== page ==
“Brandon never played with Deebo (Samuel) (and) (Bryan) Edwards on the field at the same time,” she wrote. “That’s a game changer.”
Both of these future NFL receivers came back healthy following the bye week and contributed to Bentley’s success. Fair or unfair, Bentley had a firm grasp on the starting job.
McIlwain turned his focus to the diamond, opting out of spring football practice to fully devote himself to baseball. However, before his first at-bat of the season, McIlwain left the university and announced his decision to transfer.
A few months passed before McIlwain decided to switch coasts. He committed to the University of California to continue his two-sport dream. Unfortunately, immediate eligibility waivers were much less common in 2017. McIlwain was forced to sit out for football and baseball during the 2017-18 academic year.
In the fall of 2018, McIlwain and Chase Garbers, a four-star quarterback, competed for the starting role. This competition bled into the season, as the two continued to split time, with Garbers starting and McIlwain coming off the bench. Neither could seemingly find a rhythm.
It’s hard for quarterbacks to perform when constantly looking over their shoulders, knowing that they could be replaced after one bad series or even one bad throw. McIlwain finished the season with a 62.6% completion percentage, but he only had two passing touchdowns compared to eight interceptions.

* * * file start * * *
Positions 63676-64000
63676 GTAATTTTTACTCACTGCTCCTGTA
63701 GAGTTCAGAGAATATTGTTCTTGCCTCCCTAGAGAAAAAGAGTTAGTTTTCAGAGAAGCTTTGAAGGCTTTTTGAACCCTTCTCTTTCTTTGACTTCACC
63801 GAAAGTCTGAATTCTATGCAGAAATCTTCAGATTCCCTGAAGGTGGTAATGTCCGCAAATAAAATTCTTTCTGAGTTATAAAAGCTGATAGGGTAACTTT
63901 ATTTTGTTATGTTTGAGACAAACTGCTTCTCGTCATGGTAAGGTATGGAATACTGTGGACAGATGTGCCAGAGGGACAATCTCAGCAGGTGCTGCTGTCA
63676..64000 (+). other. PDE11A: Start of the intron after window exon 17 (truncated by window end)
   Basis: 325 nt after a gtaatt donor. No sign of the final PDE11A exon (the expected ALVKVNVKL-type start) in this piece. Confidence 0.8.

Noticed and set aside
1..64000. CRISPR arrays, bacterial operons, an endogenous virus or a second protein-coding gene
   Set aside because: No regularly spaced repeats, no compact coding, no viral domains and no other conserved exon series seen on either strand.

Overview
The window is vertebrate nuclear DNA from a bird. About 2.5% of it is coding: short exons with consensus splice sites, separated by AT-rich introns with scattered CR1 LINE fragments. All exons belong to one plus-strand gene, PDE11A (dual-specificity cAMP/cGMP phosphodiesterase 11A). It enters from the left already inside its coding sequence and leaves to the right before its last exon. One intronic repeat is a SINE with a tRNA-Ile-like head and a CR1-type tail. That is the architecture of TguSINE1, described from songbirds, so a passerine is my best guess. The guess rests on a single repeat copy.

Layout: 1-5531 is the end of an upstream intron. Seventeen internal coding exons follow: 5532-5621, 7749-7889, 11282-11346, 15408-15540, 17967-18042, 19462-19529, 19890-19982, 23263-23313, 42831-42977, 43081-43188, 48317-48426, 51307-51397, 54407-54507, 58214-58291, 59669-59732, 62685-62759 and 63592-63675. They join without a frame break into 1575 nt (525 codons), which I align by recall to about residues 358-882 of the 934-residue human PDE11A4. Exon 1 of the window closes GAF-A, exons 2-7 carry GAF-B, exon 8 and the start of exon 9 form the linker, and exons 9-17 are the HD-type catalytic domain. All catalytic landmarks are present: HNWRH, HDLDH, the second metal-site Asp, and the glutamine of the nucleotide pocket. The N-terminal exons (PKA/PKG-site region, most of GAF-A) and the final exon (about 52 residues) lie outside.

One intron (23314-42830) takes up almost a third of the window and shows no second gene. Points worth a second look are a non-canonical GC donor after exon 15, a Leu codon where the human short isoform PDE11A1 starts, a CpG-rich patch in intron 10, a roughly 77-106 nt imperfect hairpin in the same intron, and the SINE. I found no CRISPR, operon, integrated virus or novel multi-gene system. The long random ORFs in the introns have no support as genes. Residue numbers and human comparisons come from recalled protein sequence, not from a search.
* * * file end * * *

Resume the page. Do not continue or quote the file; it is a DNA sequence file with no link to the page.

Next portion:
In 2019, McIlwain had his best collegiate season in baseball, logging a .729 OPS in 63 at-bats. The Miami Marlins, impressed by his play and still enthralled with his potential, drafted McIlwain in the 26th round of the MLB draft.
Cal head coach Justin Wilcox had already stated his intention to utilize McIlwain as a running back in 2019, thus ending his quarterback dreams. Still, McIlwain passed up his Marlins opportunity to stay in college.
During the summer, McIlwain announced his decision to forego his redshirt junior season of football, but instead, he would fully focus on baseball, hoping the raise his MLB draft stock.
Once again, McIlwain’s plans did not come to fruition.